You don't get this high class material unless you fill in for Wolf, do you?

JOHNS: Yes, almost never. Thanks so much, Jack.

Just a word of clarification, apparently, that statement I read just a minute ago was something he actually said during a fundraiser, but it was off camera.

So we won't be getting any tape of it, to people who were apparently there to consider giving him some money. So there you go, Jack.

CAFFERTY: It wouldn't hurt for him to come out and make a public statement on some of these issues just for the record. I mean, people argue that he's not very definitive in his positions.

JOHNS: You said it, Jack, but I'm not going to touch it. Thanks so much for that.

The government is expected to take new steps to stop intelligence leaks. Lisa Sylvester is monitoring that and some of the other stories in the SITUATION ROOM right. Lisa, what you got?

LISA SYLVESTER, CNN CORRESPONDENT: Hi, there, Joe. Well, the director of National Intelligence James Clapper will likely appear on Capitol Hill this week.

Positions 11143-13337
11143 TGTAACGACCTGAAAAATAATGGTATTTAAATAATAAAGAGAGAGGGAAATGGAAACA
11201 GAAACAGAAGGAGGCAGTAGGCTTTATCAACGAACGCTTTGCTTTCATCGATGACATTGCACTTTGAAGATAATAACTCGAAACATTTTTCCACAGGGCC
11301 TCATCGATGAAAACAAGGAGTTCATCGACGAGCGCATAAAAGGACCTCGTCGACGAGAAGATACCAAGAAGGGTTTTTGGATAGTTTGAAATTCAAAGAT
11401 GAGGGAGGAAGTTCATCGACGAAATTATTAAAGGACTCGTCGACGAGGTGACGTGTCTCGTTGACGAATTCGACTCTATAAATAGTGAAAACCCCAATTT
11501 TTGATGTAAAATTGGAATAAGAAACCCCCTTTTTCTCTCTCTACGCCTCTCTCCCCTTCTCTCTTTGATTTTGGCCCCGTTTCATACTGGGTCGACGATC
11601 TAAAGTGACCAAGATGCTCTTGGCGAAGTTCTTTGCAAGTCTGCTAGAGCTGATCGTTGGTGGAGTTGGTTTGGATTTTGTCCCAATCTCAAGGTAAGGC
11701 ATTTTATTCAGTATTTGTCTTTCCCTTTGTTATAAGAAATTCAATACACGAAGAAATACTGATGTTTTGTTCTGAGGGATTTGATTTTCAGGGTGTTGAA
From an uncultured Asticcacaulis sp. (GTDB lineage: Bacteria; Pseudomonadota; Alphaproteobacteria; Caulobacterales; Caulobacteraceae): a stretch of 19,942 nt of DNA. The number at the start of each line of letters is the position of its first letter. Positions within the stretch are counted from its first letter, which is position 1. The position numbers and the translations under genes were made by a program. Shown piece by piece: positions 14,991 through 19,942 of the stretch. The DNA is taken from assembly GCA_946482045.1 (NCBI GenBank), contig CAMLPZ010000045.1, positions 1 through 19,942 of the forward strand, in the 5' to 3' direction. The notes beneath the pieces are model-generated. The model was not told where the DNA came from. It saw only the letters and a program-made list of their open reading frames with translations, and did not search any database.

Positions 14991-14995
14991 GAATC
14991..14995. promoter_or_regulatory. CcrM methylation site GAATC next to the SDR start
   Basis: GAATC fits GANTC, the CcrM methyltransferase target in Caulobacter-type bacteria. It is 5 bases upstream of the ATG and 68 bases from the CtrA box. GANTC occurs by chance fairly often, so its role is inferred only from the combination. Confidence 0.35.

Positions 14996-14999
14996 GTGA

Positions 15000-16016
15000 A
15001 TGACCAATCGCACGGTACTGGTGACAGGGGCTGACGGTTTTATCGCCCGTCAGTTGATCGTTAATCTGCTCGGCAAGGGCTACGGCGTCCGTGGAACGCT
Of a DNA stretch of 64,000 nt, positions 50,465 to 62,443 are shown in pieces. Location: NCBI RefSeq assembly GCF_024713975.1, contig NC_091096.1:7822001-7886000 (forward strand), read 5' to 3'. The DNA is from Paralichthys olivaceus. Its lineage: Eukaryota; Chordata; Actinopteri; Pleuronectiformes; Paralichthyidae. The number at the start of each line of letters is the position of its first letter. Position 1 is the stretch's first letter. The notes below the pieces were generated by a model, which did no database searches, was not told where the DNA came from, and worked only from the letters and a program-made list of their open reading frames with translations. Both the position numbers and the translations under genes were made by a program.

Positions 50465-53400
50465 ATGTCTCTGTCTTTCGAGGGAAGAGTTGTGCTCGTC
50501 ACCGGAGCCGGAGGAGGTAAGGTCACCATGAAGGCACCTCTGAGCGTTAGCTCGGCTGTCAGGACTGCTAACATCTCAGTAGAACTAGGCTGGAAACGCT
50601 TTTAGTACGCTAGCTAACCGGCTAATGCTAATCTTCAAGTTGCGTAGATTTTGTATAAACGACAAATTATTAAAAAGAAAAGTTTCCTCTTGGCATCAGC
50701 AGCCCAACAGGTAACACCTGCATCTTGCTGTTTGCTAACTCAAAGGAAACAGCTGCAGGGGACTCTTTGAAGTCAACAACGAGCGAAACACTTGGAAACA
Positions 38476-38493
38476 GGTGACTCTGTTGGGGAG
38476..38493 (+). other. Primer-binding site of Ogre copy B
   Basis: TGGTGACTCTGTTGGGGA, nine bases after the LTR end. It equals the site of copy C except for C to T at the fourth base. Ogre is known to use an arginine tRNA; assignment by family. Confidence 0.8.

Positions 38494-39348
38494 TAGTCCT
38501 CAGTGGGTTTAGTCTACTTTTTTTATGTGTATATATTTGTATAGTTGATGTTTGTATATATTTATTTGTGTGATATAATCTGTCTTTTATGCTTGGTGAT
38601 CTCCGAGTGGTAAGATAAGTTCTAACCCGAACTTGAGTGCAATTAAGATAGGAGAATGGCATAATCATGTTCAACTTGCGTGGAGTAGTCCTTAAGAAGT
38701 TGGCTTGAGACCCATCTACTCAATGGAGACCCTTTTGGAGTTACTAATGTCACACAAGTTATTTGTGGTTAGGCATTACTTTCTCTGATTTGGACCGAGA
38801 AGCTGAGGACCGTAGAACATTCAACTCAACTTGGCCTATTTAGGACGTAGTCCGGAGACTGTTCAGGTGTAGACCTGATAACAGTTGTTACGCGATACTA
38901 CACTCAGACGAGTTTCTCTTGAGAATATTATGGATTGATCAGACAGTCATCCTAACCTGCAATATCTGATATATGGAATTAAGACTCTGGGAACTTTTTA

Where we expect he'll roll out new measures aimed at stopping the recent string of classified leaks. They have affected ongoing operations such as al Qaeda in Yemen. Plus a secret drone program and a cyber attack on Iran's nuclear program. The FBI is conducting its own investigation of those leaks.

Greece's finance minister has resigned for health reasons. The development is a potential setback for the new government, which has promised to pay back billions of dollars Greece received as part of a bailout.

The resignation hit Wall Street hard where expectations were lower that European leaders would produce a game changer at a summit later this week. The Dow fell 138 points.

And history will be made as this Summer's Olympic games. Saudi Arabia says it will let its female athletes compete for the first time.